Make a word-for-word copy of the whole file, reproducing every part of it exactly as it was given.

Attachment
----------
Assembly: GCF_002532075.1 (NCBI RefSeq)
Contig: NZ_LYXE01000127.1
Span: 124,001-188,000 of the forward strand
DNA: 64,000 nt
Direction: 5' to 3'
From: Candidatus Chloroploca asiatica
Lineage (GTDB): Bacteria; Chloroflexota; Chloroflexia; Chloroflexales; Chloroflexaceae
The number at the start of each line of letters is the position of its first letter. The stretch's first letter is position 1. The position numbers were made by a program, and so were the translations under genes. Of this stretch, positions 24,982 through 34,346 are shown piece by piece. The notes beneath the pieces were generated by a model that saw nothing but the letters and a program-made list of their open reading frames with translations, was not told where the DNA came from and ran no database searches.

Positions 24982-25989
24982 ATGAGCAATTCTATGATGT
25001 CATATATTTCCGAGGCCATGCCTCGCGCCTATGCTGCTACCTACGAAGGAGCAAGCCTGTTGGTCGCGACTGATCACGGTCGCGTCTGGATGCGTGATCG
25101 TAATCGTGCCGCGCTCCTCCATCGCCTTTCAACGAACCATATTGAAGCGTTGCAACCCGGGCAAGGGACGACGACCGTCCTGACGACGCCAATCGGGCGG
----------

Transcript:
Assembly: GCF_002532075.1 (NCBI RefSeq)
Contig: NZ_LYXE01000127.1
Span: 124,001-188,000 of the forward strand
DNA: 64,000 nt
Direction: 5' to 3'
From: Candidatus Chloroploca asiatica
Lineage (GTDB): Bacteria; Chloroflexota; Chloroflexia; Chloroflexales; Chloroflexaceae
The number at the start of each line of letters is the position of its first letter. The stretch's first letter is position 1. The position numbers were made by a program, and so were the translations under genes. Of this stretch, positions 24,982 through 34,346 are shown piece by piece. The notes beneath the pieces were generated by a model that saw nothing but the letters and a program-made list of their open reading frames with translations, was not told where the DNA came from and ran no database searches.

Positions 24982-25989
24982 ATGAGCAATTCTATGATGT
25001 CATATATTTCCGAGGCCATGCCTCGCGCCTATGCTGCTACCTACGAAGGAGCAAGCCTGTTGGTCGCGACTGATCACGGTCGCGTCTGGATGCGTGATCG
25101 TAATCGTGCCGCGCTCCTCCATCGCCTTTCAACGAACCATATTGAAGCGTTGCAACCCGGGCAAGGGACGACGACCGTCCTGACGACGCCAATCGGGCGG